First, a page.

Format: Hardcover, 176 pages
Publisher: Random House Canada
ISBN: 978-0-307-36000-7 (0-307-36000-8)
Pub Date: July 26, 2011
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When did you first learn of confabulation as a symptom of brain disease, and what was it that inspired you to explore this phenomenon in a novel?
I read about confabulation in a beautifully written book by Paul Broks, called Into the Silent Land. The book centres on clinical examples of neurological disorders. The difference between Broks’ book and others of its kind is that he is a beautiful, poetic writer, and he took me into the mysteries of the brain in such a profound way that I knew I had to somehow delve into them myself. I’ve always been obsessed with the workings of memory, and my books have explored this theme in many ways. Anna’s particular take on memory was a joyful, playful way to engage as a writer. Her disorder allowed me to explore language in a way that set me free. I loved the process.
How did you come up with the idea to include Mike’s pictographs in the book, and what was your process for collaborating on them with Aleksandar Maćašev?
In exploring the nature of language, I wanted to show how words are often inadequate as a means of expressing our emotions. We rely a lot on words and talking, but there’s so much more going on when we communicate. I wanted to represent that in a novel – to write a novel that explored the inadequacies of its very building blocks. A wonderful challenge. I came up with an idea for an international language for human emotions, the way we have international signs. I spent hours talking to Aleksandar about my ideas and what a feeling might look like if expressed in standard graphic design. I left the specific look of each sign up to him, but we collaborated on the content and the narrative development of the visual language. It develops from standardized (ISO 7001) to more figurative, and then the signs lose their frames, go off the grid, and end up challenging all the standards. Graphic designers will see some codes of visual language in the signs that others won’t. There are also references to art history in their progression.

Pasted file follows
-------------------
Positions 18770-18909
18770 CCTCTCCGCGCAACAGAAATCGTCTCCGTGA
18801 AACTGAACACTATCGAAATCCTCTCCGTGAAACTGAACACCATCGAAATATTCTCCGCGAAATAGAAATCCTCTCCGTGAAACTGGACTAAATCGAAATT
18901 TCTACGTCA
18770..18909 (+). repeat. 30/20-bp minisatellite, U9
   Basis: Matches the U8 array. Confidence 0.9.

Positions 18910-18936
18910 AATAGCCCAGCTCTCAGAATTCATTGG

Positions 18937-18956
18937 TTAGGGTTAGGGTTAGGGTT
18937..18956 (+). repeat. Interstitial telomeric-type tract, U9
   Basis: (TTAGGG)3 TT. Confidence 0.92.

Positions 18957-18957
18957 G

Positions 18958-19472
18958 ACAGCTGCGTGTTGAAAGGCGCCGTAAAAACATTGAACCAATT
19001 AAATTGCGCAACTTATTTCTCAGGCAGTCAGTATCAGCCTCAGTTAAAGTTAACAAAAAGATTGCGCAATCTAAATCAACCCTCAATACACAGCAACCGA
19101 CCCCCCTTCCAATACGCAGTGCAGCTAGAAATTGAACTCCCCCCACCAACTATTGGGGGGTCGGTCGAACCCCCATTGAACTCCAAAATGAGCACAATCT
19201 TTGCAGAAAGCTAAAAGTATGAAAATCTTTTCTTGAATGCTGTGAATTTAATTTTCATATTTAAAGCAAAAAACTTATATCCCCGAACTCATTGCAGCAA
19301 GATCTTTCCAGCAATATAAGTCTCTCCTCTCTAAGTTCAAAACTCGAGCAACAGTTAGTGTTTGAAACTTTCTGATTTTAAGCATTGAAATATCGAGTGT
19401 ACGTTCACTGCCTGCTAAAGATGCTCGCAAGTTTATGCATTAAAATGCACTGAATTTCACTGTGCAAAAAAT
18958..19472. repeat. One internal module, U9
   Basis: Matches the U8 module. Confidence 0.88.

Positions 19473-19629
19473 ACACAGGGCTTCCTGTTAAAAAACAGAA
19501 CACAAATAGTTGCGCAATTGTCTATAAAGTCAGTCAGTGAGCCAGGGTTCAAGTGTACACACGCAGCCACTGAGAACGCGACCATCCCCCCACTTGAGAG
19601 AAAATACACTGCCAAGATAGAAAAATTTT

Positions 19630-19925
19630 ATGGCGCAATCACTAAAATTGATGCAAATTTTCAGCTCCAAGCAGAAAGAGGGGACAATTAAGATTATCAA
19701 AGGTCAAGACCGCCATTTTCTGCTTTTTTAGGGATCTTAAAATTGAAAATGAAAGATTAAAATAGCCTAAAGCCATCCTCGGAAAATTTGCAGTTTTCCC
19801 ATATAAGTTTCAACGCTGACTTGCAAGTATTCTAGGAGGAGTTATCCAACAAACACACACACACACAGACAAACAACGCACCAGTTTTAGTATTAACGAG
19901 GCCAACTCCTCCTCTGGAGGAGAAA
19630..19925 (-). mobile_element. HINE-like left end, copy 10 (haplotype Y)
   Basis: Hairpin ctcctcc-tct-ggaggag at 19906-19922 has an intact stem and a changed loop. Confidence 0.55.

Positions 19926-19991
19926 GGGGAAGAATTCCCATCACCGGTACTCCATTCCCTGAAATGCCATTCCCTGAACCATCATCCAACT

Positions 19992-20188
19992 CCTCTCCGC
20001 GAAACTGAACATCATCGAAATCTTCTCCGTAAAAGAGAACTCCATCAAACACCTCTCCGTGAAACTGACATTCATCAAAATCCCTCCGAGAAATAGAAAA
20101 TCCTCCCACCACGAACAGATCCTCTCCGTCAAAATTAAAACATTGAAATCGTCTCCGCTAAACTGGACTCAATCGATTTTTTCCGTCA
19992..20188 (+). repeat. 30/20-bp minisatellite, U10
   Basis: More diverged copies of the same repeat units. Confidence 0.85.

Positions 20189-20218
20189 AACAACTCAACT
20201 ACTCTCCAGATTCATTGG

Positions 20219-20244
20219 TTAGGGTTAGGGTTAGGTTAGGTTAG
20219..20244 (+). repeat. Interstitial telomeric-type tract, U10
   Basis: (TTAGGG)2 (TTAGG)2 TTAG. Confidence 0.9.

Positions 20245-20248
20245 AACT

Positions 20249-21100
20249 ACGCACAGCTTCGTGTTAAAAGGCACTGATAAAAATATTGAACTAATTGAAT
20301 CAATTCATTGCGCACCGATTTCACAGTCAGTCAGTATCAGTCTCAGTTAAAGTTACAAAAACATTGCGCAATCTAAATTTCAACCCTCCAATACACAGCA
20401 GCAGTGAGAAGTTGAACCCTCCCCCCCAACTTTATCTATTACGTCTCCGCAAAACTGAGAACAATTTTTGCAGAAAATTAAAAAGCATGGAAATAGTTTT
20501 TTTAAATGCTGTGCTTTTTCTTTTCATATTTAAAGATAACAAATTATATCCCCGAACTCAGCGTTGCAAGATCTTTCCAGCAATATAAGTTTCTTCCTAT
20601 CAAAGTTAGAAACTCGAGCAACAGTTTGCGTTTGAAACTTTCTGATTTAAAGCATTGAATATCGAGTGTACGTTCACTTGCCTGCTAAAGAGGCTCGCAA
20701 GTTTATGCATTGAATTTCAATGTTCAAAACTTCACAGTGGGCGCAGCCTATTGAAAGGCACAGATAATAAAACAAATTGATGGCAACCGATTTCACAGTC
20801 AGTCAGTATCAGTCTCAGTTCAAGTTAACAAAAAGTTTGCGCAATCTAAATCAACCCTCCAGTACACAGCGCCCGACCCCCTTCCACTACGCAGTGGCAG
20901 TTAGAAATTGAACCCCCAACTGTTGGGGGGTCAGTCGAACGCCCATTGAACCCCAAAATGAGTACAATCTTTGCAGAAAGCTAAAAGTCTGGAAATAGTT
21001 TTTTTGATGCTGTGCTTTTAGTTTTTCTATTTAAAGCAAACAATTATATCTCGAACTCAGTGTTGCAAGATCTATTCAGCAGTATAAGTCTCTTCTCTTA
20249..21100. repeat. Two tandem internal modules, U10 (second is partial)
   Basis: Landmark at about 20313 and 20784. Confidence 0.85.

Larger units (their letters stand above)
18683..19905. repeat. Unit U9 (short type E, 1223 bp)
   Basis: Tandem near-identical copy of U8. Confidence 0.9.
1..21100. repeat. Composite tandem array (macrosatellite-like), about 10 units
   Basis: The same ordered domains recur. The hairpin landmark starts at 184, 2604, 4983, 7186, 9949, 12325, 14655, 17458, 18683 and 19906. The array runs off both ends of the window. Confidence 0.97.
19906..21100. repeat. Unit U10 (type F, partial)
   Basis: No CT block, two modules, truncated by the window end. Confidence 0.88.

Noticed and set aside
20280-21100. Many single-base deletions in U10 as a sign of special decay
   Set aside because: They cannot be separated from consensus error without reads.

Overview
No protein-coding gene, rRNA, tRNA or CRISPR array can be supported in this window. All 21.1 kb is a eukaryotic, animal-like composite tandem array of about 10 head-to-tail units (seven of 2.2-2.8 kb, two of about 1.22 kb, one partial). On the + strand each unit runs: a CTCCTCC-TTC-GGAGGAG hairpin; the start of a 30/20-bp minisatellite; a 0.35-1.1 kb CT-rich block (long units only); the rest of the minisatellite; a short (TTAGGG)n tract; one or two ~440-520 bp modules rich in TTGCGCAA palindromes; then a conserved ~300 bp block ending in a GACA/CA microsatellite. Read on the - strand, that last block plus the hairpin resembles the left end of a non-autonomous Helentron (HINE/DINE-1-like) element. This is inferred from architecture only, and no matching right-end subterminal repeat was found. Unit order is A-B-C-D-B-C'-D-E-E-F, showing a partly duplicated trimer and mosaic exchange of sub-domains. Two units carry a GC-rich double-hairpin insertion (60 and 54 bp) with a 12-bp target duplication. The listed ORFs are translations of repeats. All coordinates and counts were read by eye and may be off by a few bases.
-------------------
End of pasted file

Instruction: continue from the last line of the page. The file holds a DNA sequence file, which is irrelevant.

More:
Are there any tips you would give a book club to better navigate their discussion of Vital Signs?
For me the novel is about love and communication, and how difficult these two things can be in a long-term relationship. We can’t be certain whether what we perceive about another person, or what we think we know about them, is true, and the novel explores this uncertainty. There are three levels of narrative in the novel: what Mike says, what he wants to say (in italics) and what he relays through the signs. I would love it if readers saw how these three narrative threads are interwoven, how they do a kind of dance with one another.
Has a review ever changed your perspective on your work?
I’m always somewhat surprised at anyone’s reading of my novels, because the writing starts out so privately, and then by the time the novel is published I’m usually on to something else and there’s a big distance between my initial idea, what went on in the process of writing, and what readers perceive. I’m grateful for all interpretations and all dialogue with my work. What a privilege it is to have people engage with my writing, in whatever way that comes about.
What novels have inspired you as a writer?
This is always a very difficult question, because there are so many great writers that have inspired me, but current favourites change all the time, and I can never say how they leave their mark. These writers I love (there’s no order or logic here): Anne Carson, John Berger, Milan Kundera, J.M Coetzee, Michael Ondaatje, James Baldwin, Philip Roth, Arundhati Roy, Carol Shields, Wilson Harris, Ali Smith, Derek Walcott, Jean Rhys, Dionne Brand, Elizabeth Smart, Miriam Toews, Paul Harding, William Faulkner, Ben Okri, Marianne Wiggins, Louise Erdrich, Caryl Phillips, Doris Lessing, Gabriel García Márquez, Sándor Márai, Marilynne Robinson. I could go on and on!
If you were not a writer, what would your vocation be?
In my wildest dreams I am a musician – a cellist or a singer – and music would be my first choice, but I am shy, and not a confident performer. As a child I wanted to be an archeologist, and now I wish I had the skill and steady heart and head to be a doctor working for Médicins Sans Frontières.
Are you working on any new fiction now?
I’m writing a novel that involves four different ways of looking at love.
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